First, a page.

I just completed Iain Banks' latest Culture novel 'Matter'. He is something less of a yarn spinner in this one and I was stalled at page 20 for a while, but by the time I got to page 120, I could tell it was going to be a great story.
Unlike 'Phlebas' which was the second Banks book I read (after the Algebraist), Matter was a bit more predictable. The intrigue from this book comes from knowing in some detail what Culture SC operatives and their technology are capable of. So the drama builds in this story by knowing that several species at various levels of sophistication are going to be met with the wrath of god, god being a relative term - achievable by humans in already achieved by one woman exiled from a doomed world.
The other interest in this story comes from the seemingly infinite hierarchies of species which are so incredibly alien to human emotions and storytelling. A fascinating device to be sure. Here you have the story of essentially almost modern humans in something of a Napoleonic age who live in a world dominated by the Oct, a species that most resemble nothing more or less than crabs. Not giant man-eating crab-people, but dinner plate sized creatures who smell funny, think and talk sideways. The Oct were described as possessors of the most untranslatable language in the galaxy. Every year they win the prize and nobody can understand their acceptance speech. The Oct are enmeshed in a constant struggle for power with the Aultridians, an even more smelly race of creatures that resemble doormats. Above the Oct are an insectile race, and above them a race of waterborne creatures which I can best say resemble a cross between porcupine fish and sea urchins.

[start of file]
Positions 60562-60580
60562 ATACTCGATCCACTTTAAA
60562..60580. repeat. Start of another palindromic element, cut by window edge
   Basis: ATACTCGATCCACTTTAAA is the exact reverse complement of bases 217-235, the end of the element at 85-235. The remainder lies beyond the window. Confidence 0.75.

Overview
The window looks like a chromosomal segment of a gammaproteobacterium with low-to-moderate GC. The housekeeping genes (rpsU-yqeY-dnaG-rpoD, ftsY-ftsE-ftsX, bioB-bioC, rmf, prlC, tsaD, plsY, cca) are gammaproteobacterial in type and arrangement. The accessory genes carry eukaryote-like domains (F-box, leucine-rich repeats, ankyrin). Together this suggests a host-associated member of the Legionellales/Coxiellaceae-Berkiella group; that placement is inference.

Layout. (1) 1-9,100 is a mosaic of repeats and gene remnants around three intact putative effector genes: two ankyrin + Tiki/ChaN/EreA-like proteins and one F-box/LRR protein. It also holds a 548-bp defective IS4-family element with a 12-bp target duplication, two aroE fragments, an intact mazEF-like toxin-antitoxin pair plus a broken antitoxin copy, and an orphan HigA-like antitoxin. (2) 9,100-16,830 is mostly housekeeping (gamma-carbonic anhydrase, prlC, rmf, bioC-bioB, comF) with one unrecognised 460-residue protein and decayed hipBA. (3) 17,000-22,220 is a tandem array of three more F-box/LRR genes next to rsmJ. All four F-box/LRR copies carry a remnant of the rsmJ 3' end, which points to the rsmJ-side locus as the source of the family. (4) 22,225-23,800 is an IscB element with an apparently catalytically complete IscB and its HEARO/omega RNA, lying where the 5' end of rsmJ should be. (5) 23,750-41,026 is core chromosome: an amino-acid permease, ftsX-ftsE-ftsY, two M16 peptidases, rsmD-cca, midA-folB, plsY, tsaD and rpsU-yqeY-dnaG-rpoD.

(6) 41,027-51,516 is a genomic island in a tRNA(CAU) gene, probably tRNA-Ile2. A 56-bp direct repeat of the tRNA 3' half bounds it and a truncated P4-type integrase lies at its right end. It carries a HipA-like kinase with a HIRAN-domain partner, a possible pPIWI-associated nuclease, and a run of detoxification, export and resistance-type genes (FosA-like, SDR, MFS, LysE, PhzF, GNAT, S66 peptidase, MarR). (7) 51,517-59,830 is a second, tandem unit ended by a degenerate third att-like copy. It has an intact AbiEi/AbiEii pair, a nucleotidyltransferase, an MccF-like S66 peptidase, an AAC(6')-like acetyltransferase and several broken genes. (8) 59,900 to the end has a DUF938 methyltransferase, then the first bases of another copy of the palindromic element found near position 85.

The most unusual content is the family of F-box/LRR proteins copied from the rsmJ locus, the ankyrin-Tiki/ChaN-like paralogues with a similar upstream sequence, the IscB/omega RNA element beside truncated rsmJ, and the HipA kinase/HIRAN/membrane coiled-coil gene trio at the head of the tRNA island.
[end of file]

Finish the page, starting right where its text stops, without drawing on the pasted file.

If you can imagine how difficult it might be to live in America if your candidate doesn't win in November, imagine what it must be like to be ruled by crabs inferior to ants inferior to fish and that the fish basically own a volume of space containing two million stars. This is the predicament of Ferbin, the playboy prince whose father, the King is assassinated. He must plead his case up this motley chain of command while running for his life. Unbeknownst to him, his exiled sister a secret agent for the Culture, the masters of the galaxy, is working her way down back to her home planet and finding it not difficult to care even in her post-ghetto life. Family still matters. But her lust for revenge is tempered by her new sophistication and the rules of engagement, or is it?
Banks shines in his description of the Shellworld, a new invention into his great galaxy. And the appendix adds to the wiki-able knowledge base that attaches to his interstellar inventions. There is great multi-species drama and intrigue in this novel, and yet another reason to read all of Banks.
By the way, the title, like 42 is an answer to one of the great philosophical questions of our age.